Almost everyone dies owing at least some debt. Sometimes it’s only last month’s ordinary bills plus final medical expenses. But there can be shocking surprises for survivors — debts unknown to the children and even to the spouse of the deceased. Heirs might discover large credit card balances, undisclosed home equity loans or gambling debts.
Creditors are entitled to payment, from the money and property (the “estate”) that your loved one left behind. But what if he or she didn’t leave enough to get everyone repaid? Can the creditors come after you?
Sometimes yes, sometimes no. With loans secured by property, such as mortgages, an heir has to keep up the monthly payments or else sell the property to cover the debt. Unsecured loans, such as credit card debt and student loans, are another matter. Your liability depends very much on the nature of the bill, the type of property and your state’s laws. But here’s what I can say, generally.
- Some money is protected. At death, unsecured creditors cannot collect from life insurance payments, pay-on-death bank or brokerage accounts, jointly held property that passes directly to the surviving owner, or retirement plans such as 401(k)s and IRAs that have named beneficiaries, says IRA expert Ed Slott of IRAhelp.com. They’re safe — but only if they were handled right. By “right,” I mean that the deceased filled out a beneficiary form for each account, naming the people who were to inherit. If this step was skipped, the funds will be paid into the estate, where they can be used to satisfy the creditors.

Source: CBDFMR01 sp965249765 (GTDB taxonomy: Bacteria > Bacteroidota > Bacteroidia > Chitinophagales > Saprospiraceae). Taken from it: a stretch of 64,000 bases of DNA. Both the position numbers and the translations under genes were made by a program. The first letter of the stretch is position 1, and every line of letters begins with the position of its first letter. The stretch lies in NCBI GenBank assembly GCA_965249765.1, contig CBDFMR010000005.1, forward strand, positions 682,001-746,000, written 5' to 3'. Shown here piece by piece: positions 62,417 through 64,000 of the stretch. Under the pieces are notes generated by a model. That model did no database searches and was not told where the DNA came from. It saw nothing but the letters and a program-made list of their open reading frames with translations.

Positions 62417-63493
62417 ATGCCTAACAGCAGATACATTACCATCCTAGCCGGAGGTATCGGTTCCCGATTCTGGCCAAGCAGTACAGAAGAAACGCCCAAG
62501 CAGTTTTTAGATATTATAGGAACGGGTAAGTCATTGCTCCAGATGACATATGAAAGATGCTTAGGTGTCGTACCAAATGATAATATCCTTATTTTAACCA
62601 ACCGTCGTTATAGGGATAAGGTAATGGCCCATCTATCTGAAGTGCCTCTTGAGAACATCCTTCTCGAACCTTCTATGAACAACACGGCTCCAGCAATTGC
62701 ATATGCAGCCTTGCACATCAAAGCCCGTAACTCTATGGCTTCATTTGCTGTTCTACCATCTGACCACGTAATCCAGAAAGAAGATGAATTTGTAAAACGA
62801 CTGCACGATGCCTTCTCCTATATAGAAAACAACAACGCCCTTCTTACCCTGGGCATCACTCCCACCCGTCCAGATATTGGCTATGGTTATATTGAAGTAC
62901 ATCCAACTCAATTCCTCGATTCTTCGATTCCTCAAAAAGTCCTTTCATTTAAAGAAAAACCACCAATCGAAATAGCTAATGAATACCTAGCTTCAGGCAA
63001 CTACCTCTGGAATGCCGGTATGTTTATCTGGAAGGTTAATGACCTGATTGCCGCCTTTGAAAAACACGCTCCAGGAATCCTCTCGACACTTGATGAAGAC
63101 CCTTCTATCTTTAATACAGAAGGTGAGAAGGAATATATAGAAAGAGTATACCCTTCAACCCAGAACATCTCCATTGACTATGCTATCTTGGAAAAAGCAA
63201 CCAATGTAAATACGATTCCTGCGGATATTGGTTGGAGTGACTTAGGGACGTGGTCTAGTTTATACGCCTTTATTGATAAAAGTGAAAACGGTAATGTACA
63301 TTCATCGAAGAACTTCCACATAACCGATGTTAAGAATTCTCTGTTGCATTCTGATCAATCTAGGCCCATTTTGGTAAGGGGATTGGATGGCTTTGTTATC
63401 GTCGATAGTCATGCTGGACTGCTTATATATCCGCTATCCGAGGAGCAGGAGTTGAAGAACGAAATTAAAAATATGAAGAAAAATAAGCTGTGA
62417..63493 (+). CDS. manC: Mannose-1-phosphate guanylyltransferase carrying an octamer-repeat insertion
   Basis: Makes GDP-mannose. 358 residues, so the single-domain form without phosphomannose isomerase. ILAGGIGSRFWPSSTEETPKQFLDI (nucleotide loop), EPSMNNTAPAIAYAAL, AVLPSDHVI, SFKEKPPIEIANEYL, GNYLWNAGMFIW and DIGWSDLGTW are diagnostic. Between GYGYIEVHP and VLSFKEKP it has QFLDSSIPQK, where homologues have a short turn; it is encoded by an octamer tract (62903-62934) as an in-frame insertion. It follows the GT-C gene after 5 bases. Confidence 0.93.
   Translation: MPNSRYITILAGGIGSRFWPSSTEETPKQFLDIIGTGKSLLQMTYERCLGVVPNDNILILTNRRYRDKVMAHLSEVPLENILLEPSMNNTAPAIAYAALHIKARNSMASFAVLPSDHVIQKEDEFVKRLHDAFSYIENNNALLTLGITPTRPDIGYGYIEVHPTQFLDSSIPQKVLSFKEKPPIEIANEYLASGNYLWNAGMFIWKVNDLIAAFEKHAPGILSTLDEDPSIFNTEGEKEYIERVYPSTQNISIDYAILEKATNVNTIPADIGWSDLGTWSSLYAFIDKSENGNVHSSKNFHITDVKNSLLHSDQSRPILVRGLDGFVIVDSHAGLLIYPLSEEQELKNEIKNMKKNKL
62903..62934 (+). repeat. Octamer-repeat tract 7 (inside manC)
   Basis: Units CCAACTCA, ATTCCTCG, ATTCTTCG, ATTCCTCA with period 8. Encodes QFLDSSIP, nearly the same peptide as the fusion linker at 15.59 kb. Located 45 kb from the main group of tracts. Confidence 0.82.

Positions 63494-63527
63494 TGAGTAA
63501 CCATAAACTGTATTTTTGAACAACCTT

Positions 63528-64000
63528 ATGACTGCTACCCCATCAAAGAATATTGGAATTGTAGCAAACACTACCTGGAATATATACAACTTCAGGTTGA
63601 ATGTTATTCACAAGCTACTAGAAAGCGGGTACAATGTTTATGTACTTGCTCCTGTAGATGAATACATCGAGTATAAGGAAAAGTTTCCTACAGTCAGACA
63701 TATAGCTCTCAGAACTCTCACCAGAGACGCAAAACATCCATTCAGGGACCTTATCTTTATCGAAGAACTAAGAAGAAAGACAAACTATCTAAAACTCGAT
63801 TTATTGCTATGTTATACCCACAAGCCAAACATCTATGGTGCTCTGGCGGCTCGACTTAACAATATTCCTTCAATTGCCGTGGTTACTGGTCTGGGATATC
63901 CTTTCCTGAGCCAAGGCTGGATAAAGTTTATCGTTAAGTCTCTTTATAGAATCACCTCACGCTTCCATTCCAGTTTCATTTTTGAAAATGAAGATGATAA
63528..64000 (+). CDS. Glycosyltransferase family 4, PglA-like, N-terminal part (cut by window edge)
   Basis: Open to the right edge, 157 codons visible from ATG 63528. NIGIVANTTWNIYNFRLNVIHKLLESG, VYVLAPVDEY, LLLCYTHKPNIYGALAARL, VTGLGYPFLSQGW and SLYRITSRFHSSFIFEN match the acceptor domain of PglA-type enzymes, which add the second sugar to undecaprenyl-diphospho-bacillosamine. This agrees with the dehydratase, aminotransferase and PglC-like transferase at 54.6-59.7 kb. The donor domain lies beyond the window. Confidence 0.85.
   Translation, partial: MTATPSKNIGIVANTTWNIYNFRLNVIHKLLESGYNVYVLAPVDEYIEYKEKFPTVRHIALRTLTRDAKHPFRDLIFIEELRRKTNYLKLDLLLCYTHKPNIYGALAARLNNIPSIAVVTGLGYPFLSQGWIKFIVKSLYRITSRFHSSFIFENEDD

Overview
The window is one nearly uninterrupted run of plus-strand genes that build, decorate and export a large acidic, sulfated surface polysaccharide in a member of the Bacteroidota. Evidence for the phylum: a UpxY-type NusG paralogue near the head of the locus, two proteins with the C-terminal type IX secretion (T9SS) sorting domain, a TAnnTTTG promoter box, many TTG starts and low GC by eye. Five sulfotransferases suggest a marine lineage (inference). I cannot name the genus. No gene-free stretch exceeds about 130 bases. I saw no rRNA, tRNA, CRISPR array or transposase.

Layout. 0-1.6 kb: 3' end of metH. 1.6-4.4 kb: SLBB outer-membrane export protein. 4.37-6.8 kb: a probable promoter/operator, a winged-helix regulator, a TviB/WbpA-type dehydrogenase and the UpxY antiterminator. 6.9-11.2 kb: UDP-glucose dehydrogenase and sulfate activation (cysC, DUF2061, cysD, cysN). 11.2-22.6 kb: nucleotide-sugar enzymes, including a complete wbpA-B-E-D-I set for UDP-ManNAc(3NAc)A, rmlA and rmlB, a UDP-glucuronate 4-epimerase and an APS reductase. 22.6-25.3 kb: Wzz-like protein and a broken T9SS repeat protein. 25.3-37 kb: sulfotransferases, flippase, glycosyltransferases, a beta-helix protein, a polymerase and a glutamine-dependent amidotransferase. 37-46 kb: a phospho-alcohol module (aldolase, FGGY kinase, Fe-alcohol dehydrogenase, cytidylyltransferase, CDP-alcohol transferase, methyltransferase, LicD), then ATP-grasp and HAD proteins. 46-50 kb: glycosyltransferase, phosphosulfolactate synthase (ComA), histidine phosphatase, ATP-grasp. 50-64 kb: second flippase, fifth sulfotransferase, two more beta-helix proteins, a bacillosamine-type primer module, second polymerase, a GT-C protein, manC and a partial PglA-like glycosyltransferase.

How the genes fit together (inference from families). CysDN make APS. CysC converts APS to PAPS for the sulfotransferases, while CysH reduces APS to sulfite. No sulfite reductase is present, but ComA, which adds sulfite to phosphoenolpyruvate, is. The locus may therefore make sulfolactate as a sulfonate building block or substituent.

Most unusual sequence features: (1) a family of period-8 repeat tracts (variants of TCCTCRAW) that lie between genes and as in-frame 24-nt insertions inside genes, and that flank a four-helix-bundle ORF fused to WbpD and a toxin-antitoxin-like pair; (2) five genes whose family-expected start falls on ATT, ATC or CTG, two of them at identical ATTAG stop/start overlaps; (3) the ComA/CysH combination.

- Your signature matters. If you signed a joint application for a credit card, you owe the balance even if you didn’t know how high it had grown. If you were merely an “authorized user,” however, most states don’t require you to pay. (Note that authorized users shouldn’t use the card after the owner dies if the estate is broke. Such spending could be considered fraud.) Spouses are generally not liable for any separate debts their mate incurred before the wedding or, in most cases, after. Rules in community property states, such as Texas and California, are different. Your community property can generally be tapped to pay a spouse’s debts. But creditors can’t take your separate property, says Cathy Moran, an attorney in Mountain View, Calif. In any state, you’ll still owe any private debt you cosigned with the deceased, such as a student loan. Some private student lenders will forgive the loan, but most won’t.
- You have to pay the doctor. Final medical bills are usually considered a spouse’s responsibility. If your mate entered a hospital, the admission papers you signed probably included a payment agreement. When there’s no money, however, and the survivor has very little income, health providers might write off the account.
- Get tough. Don’t be talked into making a few payments on bills you do not owe. Creditors might claim that you willingly assumed the debt. Tell them, “No, no, never.” You know your rights.